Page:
Michigan Avenue: What If?

Imagine what the Michigan Avenue corridor, which stretches between a world-classs land-grant university and the State Capitol building, could look like.

It could be busy —not with only cars, but with bicycles, walkers, joggers, trolleys and light-rail. It’s vacant storefronts and empty lots could be crowded with boutiques, restaurants, bars, shops and residential areas. The street could be clean, walkable, well-lit, accommodating for those with disabilities, and above all, popular.

The Stretch

The Michigan Avenue corridor stretches from Michigan Avenue’s split with Grand River Avenue, just west of the campus of Michigan State University (MSU), to the railroad tracks east of Clara’s restaurant near Downtown Lansing.

However, there are major gaps in activity along the corridor.

While efforts have been made to include Michigan Avenue in the Walk and Bike Lansing campaign and the Allen Neighborhood Association, and other organizations have under taken smaller-scale projects to improve the avenue, preliminary work for a large-scale revitalization project has only recently been completed with the help of two MSU professors and their spring 2009 classes.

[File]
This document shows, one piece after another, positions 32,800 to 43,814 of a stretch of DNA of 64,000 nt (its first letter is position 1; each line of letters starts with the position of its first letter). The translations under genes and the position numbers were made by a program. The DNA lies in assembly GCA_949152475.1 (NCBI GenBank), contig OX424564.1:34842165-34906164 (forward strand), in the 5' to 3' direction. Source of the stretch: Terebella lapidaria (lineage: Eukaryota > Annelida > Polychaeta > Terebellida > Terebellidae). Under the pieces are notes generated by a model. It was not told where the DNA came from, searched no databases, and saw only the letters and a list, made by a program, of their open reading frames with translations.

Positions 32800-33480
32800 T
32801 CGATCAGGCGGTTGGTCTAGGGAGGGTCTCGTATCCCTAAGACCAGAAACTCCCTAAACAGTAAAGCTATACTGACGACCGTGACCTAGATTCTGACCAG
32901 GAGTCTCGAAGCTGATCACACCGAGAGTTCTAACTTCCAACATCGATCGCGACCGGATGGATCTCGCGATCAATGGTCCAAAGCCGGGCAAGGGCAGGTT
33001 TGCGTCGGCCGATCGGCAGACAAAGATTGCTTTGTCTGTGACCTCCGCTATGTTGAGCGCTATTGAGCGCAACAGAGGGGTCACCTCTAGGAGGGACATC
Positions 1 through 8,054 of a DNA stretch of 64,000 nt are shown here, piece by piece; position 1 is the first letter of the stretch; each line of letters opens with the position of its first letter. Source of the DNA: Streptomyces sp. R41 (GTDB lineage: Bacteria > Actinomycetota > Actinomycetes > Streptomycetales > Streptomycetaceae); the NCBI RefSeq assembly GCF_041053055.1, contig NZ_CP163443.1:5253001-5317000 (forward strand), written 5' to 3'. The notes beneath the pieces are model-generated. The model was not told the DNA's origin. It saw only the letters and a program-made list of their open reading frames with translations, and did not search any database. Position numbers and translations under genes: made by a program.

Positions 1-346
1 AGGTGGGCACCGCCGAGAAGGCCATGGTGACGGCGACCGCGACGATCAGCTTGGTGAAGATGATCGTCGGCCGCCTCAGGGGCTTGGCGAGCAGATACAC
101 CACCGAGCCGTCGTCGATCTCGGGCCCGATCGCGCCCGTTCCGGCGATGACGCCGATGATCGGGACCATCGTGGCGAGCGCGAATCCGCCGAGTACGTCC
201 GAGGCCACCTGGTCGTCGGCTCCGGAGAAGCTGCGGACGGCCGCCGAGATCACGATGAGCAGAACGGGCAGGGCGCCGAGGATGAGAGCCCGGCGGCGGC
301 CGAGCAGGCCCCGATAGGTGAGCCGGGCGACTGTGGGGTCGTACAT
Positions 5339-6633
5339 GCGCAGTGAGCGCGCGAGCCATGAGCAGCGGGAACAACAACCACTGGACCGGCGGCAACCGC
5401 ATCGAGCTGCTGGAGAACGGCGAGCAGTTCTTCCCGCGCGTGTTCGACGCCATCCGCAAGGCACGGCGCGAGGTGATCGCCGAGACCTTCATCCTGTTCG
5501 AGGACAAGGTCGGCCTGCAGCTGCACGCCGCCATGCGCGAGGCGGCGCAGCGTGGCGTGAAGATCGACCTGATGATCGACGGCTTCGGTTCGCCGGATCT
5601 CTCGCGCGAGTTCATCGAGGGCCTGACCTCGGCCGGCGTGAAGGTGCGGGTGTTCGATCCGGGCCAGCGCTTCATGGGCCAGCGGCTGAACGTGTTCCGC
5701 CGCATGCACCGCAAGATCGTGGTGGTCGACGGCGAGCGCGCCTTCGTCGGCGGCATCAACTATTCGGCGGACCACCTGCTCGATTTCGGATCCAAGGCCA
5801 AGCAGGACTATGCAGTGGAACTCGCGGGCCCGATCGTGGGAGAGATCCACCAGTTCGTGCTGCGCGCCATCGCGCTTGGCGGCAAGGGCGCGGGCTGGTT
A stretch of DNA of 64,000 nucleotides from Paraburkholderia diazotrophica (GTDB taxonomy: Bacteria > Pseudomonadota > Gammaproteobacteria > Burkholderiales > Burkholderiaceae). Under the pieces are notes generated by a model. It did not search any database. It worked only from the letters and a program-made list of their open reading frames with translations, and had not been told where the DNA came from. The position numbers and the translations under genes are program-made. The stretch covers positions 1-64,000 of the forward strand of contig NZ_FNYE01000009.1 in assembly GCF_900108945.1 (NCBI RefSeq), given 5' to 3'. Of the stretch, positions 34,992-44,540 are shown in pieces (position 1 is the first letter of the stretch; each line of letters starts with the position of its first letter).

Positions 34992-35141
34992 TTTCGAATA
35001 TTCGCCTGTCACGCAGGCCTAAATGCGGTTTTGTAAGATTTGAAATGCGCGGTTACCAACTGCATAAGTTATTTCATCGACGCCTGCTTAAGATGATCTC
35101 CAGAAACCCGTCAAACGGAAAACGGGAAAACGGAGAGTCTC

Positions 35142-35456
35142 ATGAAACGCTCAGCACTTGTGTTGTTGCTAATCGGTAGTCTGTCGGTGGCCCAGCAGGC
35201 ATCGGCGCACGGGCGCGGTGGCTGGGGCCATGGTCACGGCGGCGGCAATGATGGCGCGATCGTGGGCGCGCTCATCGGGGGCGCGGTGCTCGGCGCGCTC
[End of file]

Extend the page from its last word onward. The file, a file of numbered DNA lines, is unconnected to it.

The students, who extensively researched the project, are prepared to turn their findings into a forum for public discussion.

Assessing Opportunity

Last spring, MSU Director of Center for Community and Economic Development Rex LaMore, had seven of his Urban Planning students complete an assessment of Michigan Avenue — including the good, the bad and the potholes.

“My students walked it, photographed it, assessed it on both the north and south sides of the street, and prepared their findings in report,” says LaMore. “They did a block-by-block assessment to figure out how to make Michigan Avenue more walkable, how to improve the lighting, the aesthetic treatments on sidewalks and accessibility and the bus stops.”

LaMore pointed to recent business developments along the corridor as an indication that work is headed in the right direction.